Des Moines Register

Free man
Case dismissed against man who served 25 years

By Mark Siebert

10/25/2003

Omaha, Neb. -
Terry Harrington embarked on his new life Friday night, free after serving 25 years of a life sentence and always maintaining his innocence.

Terry Harrington
Terry Harrington (AP Photo)
"There are very few of us who can look down the barrel of injustice for 25 years and say the truth will come out," said his attorney, Tom Frerichs, after a first-degree murder charge was dismissed.

Harrington, 44, pressed a cell phone to his ear to talk to loved ones as a free man.

"I've been an insomniac since the first day I got locked up until last night," Harrington said. "Right now, I am so relieved. I can breathe normal. I may go home and do a Rip Van Winkle. I hope I don't, you know, because there's so much I've missed out on already."

Harrington was convicted in 1978 for the murder of a retired Council Bluffs police officer. He spent years appealing before new evidence got him released in April. Days later, the murder charge was refiled.

On Friday, a judge dismissed the case, ending a quarter-century quest for redemption.

"I did not murder John Schweer," Harrington said. "But I do sympathize with their family right now, because my family had to go through basically the same thing they went through - the loss of a loved one."

Harrington talked to well-wishers and reporters in an Omaha hotel lobby.

He mentioned praying a lot and thanked God for his good fortune, which included previously undisclosed police reports uncovered by a woman who took up his cause.

Asked what he was going to do now, he broke into a big smile and joked, "I'm going to Disneyland!"

Earlier in the afternoon, Pottawattamie County Attorney Matthew Wilber announced he had reluctantly ended an effort to re-try Harrington for the 1977 shotgun slaying.

"After personally spending hundreds of hours on this case, I have no doubt that Terry Harrington committed the murder of John Schweer in 1977," Wilber said at a press conference in his office. "The jury made the right decision in 1978, and the right man went to prison for 25 years. That said, I also have no doubt that the admissible evidence which is left after 26 years is not sufficient to sustain a conviction against Mr. Harrington."

Wilber said he filed the dismissal of charges without prejudice, meaning the charge could be refiled if new evidence comes to light or becomes admissible.

Wilber asked that the charges be dismissed largely because of changing testimony of witnesses, particularly Kevin Hughes, who identified Harrington as the shooter but recanted several times, most recently on Thursday afternoon.

"The interesting irony of this case is that Terry Harrington was put in prison by his own friends and associates," Wilber said.

Also Friday, prosecutors sentenced Curtis McGhee to time served and allowed him to go free. McGhee, who like Harrington was found guilty of first-degree murder, pleaded no contest to second-degree murder last month in exchange for his testimony in Harrington's trial.

Harrington was offered a similar deal, but chose to do what he has since his trial in 1978: proclaim his innocence.

It was a risky strategy that could have sent him back to prison. But on Friday both McGhee and Harrington - two black teenagers convicted of a crime they say they didn't commit - were free men.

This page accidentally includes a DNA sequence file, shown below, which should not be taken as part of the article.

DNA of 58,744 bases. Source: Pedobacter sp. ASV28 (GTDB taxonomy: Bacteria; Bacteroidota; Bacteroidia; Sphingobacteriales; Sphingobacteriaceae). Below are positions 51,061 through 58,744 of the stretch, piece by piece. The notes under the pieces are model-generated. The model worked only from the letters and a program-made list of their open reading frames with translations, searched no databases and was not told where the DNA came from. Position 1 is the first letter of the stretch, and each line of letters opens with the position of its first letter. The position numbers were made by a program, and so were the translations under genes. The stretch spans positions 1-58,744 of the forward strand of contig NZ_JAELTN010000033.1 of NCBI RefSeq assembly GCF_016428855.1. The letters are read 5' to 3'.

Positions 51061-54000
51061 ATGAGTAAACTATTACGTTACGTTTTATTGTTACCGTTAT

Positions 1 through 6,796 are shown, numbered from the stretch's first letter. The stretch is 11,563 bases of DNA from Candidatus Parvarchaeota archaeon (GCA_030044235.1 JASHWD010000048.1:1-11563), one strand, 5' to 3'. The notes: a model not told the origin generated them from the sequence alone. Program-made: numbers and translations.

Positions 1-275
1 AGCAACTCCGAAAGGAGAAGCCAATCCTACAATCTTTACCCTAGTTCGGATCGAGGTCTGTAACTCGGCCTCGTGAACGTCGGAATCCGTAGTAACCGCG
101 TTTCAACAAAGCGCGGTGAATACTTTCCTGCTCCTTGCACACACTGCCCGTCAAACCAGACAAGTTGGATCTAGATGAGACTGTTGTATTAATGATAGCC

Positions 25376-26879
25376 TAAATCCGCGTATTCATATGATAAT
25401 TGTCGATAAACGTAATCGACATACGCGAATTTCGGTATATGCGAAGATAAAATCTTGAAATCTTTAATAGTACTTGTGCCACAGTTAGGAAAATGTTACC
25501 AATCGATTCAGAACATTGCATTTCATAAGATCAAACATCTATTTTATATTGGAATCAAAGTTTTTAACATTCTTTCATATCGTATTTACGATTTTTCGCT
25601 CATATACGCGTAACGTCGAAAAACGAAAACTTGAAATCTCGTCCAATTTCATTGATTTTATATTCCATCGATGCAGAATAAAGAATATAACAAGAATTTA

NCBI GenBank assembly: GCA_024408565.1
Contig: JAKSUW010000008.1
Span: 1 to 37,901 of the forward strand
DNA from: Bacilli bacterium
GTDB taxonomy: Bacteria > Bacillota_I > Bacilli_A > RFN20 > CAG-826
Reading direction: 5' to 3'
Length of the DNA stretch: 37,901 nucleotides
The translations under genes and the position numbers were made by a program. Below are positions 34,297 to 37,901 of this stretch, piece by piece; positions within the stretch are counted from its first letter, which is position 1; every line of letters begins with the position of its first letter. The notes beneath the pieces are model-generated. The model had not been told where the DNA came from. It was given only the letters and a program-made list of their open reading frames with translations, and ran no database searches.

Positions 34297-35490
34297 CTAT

Frerichs was upset by Wilber's dismissal motion that laid out the state's theory: Harrington, McGhee and Hughes went to Council Bluffs to steal a buckskin 1977 Toronado. Schweer, a night watchman, interrupted the theft and pursued Harrington and McGhee along a stretch of railroad tracks.

"While searching the area for the car thieves, Schweer was shot at close range by Terry Harrington in the right shoulder and right chest," the motion said.

Frerichs noted that all the witnesses in the case have recanted. "If they still think they have such a good case," Frerichs said, "they shouldn't have dismissed it."

Frerichs said it was too early to say whether Harrington will pursue a wrongful conviction case in civil court.

Both sides offered their sympathy to the Schweer family, members of which were unavailable for comment.

Wilber said he spoke with the Schweer family for two hours Friday. While disappointed with the outcome, they are supportive of the decision, Wilber said.

Harrington also expressed his condolences.

Harrington talked with some of his loved ones via cell phone Friday night, telling them to watch for him on television. He gave them the news and thanked those who helped win his freedom - particularly Anne Danaher.

While the case might not be over, the dismissal ends what is an amazing story of redemption. Harrington had run out of appeals, and it appeared he would live out the rest of his days in prison when his family - visiting him at the Iowa State Penitentiary - struck up a conversation in the parking lot with a prison barber.

The barber, Danaher, took up Harrington's cause. Eventually, she discovered previously undisclosed police reports, one that mentioned another suspect in the case.

The new reports persuaded the Iowa Supreme Court that Harrington did not receive a fair trial. The high court overturned his conviction, and Gov. Tom Vilsack granted him a temporary reprieve in April.

Harrington has been out on bond since his release in April. And he has been fighting to clear his name.

"God is great. God is great. God is great," Harrington said to another well-wisher as he flung a handful of coins into the hotel fish pond.

Luck? Divine intervention? Whichever, Terry Harrington is a free man.


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